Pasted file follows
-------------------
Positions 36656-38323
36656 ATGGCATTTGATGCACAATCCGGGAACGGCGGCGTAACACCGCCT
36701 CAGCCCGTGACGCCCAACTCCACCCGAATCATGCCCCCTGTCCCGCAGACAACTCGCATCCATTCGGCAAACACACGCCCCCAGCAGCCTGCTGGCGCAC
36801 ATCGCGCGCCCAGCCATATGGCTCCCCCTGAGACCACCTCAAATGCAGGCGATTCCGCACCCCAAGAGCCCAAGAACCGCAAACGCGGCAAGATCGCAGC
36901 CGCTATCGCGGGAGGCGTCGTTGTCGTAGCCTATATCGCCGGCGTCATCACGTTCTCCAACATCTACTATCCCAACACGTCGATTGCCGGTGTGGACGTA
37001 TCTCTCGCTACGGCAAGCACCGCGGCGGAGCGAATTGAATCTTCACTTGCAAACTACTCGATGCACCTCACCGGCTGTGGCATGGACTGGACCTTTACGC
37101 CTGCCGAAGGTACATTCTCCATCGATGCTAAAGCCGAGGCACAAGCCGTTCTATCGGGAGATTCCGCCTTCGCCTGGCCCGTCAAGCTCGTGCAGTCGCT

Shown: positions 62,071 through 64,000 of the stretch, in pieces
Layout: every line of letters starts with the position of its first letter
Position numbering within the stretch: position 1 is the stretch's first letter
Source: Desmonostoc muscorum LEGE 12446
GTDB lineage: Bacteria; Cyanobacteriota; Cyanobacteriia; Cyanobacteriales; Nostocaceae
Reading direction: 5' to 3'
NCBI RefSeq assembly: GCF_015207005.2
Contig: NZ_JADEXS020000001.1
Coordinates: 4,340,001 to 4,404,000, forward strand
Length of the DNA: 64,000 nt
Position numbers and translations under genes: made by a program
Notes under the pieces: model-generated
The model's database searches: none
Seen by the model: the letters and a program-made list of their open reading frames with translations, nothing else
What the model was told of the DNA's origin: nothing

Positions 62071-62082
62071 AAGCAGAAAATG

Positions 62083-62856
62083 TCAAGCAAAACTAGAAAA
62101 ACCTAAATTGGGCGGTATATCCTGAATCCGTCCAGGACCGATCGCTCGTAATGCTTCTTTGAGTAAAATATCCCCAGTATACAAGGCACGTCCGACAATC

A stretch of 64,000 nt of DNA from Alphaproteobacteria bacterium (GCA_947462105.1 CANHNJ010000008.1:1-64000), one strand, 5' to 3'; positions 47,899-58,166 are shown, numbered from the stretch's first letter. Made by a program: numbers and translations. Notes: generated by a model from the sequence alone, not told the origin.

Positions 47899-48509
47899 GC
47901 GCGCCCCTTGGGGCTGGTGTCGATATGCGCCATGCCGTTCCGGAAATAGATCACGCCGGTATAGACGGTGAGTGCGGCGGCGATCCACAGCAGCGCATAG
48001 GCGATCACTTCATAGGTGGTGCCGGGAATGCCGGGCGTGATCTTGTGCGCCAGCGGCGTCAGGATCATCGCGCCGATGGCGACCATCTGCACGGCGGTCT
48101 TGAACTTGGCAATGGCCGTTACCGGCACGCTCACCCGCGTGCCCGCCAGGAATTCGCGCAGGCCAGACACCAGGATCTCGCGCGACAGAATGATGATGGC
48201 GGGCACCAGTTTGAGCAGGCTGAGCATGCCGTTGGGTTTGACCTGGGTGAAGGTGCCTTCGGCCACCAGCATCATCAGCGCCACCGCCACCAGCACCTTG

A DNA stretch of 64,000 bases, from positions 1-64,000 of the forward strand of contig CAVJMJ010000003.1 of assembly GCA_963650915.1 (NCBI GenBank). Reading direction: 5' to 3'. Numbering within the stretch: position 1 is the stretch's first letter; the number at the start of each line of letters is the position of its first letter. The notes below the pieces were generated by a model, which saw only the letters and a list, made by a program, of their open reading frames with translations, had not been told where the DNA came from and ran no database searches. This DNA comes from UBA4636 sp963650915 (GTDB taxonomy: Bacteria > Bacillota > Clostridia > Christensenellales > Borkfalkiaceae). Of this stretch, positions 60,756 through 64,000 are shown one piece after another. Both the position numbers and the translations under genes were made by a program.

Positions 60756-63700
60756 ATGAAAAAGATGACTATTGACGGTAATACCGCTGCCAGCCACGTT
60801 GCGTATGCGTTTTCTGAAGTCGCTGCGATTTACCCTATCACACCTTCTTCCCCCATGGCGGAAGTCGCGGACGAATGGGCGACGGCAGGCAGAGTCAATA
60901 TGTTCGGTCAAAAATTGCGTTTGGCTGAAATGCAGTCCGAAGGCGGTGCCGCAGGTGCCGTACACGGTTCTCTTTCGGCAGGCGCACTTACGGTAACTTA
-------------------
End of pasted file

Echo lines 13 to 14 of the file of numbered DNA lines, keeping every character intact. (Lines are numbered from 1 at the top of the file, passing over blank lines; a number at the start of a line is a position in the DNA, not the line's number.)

Reading direction: 5' to 3'
NCBI RefSeq assembly: GCF_015207005.2